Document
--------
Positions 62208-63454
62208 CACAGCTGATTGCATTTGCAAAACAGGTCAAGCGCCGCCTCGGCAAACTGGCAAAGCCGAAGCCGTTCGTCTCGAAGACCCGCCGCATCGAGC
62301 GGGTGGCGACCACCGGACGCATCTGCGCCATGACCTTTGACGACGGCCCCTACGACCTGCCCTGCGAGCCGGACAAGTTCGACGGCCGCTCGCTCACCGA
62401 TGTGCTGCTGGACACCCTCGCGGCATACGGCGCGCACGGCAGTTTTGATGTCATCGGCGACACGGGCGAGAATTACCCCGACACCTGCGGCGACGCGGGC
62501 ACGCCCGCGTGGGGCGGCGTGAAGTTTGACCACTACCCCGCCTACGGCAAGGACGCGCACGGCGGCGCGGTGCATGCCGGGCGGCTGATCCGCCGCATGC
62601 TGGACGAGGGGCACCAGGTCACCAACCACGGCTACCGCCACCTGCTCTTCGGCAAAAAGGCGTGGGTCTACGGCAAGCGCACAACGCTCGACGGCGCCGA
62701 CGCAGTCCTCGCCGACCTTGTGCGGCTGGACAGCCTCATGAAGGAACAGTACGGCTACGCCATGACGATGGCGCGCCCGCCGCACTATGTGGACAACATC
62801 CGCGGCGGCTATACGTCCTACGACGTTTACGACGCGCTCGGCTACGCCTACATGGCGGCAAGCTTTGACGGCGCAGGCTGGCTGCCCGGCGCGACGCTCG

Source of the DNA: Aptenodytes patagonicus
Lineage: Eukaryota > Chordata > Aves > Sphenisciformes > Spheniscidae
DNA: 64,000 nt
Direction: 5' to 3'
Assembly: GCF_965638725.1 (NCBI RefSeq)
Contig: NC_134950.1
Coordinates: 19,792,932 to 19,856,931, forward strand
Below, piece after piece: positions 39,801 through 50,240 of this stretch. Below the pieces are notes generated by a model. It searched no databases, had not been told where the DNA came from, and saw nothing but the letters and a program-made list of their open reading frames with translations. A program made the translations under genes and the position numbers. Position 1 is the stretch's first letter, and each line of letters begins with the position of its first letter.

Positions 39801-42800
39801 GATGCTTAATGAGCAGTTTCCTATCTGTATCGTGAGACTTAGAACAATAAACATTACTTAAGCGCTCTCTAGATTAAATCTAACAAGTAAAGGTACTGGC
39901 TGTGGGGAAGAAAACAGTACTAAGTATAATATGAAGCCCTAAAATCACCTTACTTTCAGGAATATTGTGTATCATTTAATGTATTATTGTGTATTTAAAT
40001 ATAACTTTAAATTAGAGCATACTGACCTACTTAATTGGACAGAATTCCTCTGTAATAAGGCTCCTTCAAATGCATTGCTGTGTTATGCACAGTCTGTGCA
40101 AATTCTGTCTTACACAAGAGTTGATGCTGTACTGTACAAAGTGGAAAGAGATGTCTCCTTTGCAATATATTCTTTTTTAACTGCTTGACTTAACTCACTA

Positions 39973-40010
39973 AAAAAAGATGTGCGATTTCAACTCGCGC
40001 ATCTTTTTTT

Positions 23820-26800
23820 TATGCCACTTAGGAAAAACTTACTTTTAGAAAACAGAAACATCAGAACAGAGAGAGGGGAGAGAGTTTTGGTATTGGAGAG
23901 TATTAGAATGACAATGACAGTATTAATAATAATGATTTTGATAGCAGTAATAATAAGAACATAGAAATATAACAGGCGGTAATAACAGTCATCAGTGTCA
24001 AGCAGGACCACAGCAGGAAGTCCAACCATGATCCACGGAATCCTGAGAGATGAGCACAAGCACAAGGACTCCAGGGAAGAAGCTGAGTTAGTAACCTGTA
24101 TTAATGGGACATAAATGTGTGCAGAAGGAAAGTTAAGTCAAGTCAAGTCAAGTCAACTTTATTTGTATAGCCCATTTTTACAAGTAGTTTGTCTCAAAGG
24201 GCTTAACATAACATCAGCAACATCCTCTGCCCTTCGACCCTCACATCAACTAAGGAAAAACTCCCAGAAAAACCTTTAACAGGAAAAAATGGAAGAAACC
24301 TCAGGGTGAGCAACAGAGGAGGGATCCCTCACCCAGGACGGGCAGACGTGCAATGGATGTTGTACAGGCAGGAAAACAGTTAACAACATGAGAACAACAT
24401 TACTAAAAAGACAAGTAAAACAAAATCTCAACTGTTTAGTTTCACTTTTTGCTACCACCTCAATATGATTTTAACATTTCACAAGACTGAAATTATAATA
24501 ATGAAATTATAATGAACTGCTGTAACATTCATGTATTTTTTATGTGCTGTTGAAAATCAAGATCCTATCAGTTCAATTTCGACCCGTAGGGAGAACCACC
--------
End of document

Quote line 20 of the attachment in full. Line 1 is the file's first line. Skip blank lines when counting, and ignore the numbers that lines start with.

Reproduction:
40001 ATAACTTTAAATTAGAGCATACTGACCTACTTAATTGGACAGAATTCCTCTGTAATAAGGCTCCTTCAAATGCATTGCTGTGTTATGCACAGTCTGTGCA